Monday, February 11, 2008

Bail me out Part 2

She was problematic when I was on the bench, clearly not qualified, at least at that time, to handle most of the felony cases, and would never show up at docket call claiming she was not the attorney merely the attorney on the bond.

Lawyer's bond work draws critics
Karisa King: Express-News

When it comes to posting bail bonds, few commercial bondsmen or lawyers rival Kelly Green.
Since she entered the trade in 2001, she has posted $26.5 million in bonds, rocketing to the top of the list of attorneys who work in the controversial and high-risk business.
Her popularity among jail inmates fuels a bustling legal practice that racked up 430 cases last year. It also has led Green into murky ethical territory, clashes with fellow attorneys and bonds that frequently went bad.

Most states forbid lawyers from writing bail bonds, but Texas allows the practice as long as the lawyer also represents the client. The American Bar Association says lawyers should not post bonds for their clients except in rare circumstances because of the potential for a conflict of interest.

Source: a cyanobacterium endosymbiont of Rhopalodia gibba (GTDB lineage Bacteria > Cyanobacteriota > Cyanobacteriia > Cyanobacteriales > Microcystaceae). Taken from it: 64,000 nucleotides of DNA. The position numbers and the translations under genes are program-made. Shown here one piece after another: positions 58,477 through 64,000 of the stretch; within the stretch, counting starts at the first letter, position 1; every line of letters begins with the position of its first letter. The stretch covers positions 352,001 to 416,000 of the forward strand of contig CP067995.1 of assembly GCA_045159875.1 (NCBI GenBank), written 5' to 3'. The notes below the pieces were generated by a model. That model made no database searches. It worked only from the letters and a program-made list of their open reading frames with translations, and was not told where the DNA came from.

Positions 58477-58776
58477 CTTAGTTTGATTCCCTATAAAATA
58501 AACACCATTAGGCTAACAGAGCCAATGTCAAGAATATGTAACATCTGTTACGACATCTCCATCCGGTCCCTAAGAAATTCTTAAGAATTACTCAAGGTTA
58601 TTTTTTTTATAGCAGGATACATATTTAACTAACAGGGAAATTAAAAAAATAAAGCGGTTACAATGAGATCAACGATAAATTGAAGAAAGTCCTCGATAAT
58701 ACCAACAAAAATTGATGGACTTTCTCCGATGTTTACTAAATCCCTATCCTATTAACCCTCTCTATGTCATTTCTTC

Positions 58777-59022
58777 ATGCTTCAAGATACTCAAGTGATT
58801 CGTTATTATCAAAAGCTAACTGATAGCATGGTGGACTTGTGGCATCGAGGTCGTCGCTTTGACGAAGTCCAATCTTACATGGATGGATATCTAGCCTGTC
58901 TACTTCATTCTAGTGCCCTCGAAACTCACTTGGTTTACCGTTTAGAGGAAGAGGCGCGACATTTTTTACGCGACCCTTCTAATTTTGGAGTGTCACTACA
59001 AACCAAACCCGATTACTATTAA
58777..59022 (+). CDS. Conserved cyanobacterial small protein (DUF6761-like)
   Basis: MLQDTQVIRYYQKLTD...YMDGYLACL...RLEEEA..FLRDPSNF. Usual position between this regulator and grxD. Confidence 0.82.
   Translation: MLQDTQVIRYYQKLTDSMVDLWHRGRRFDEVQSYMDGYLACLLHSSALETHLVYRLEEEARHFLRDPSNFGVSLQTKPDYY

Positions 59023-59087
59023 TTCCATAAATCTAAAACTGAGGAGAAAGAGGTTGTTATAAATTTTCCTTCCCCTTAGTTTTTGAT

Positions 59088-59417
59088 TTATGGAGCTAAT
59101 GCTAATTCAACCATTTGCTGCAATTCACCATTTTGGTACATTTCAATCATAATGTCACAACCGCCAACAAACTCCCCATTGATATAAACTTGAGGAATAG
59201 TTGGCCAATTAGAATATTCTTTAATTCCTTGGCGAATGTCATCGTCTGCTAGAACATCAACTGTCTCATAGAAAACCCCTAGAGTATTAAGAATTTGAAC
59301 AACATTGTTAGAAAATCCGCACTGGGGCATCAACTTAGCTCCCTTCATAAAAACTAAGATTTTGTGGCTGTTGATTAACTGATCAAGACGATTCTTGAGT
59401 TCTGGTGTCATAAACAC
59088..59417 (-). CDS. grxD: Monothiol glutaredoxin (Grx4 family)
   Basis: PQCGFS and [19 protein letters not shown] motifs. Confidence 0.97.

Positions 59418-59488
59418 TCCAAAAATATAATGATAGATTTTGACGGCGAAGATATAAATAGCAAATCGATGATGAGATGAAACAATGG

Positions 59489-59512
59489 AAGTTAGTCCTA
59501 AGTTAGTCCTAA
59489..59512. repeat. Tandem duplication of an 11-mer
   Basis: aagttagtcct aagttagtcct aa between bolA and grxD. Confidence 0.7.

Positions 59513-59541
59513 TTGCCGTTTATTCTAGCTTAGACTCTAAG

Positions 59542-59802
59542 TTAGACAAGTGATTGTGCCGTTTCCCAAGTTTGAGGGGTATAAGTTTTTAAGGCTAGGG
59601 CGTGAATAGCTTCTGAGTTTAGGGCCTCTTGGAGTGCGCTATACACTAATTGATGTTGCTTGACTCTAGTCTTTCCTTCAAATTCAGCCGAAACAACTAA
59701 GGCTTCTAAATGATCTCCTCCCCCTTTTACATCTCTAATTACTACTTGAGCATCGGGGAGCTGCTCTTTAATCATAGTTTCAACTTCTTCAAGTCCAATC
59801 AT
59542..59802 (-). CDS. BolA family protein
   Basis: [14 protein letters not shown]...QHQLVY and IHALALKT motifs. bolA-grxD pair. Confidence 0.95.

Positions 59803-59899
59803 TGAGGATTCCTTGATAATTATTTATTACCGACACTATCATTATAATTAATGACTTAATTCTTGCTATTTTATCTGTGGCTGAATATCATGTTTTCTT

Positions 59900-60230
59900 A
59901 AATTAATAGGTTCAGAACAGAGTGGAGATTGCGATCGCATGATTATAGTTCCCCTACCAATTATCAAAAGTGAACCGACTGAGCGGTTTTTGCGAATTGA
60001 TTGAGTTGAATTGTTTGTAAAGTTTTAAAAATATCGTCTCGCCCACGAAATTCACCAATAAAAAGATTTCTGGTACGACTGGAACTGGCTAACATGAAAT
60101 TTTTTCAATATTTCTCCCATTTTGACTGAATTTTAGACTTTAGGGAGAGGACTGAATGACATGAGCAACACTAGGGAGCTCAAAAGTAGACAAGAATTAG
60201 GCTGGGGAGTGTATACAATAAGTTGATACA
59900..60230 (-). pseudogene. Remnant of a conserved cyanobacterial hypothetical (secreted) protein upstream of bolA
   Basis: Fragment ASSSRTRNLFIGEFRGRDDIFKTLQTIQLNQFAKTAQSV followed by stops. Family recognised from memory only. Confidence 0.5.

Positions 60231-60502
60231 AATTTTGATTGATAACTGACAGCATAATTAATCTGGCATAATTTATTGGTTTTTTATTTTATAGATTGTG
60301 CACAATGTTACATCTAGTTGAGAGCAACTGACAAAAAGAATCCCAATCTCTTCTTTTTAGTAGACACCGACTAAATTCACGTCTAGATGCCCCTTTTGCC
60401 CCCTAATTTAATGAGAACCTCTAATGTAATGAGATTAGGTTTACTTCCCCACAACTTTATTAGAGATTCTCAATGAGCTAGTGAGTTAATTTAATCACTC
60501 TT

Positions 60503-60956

A review of court records by the San Antonio Express-News shows more than 250 lawyers in Bexar County wrote bail bonds last year for their clients. Yet most attorneys shun the wholesale practice. Of the attorneys who posted bonds last year, about half signed off on bonds totaling less than $34,000, compared to Green's total of about $5.1 million. Five professional bondsmen did more business than Green. Their totals ranged from $5.3 to $23.5 million.

Court records show that it's not uncommon for Green's clients to end up back in jail after she requests arrest warrants for them for various bond violations. In the parlance of the bail bonds industry, it's called "offing a bond" — common practice for a bondsman who suspects someone won't show up for court.

But Green's approach has a twist: She usually continues to represent clients after dropping their bonds, even when their client-attorney relationship has soured.

Most often, Green ended bond agreements because defendants failed to report to her office and she couldn't reach them, or they were arrested on new charges, valid reasons all for going off a bond. But to sever a bond agreement a bondsman must file a statement explaining why they believe the defendant poses a risk.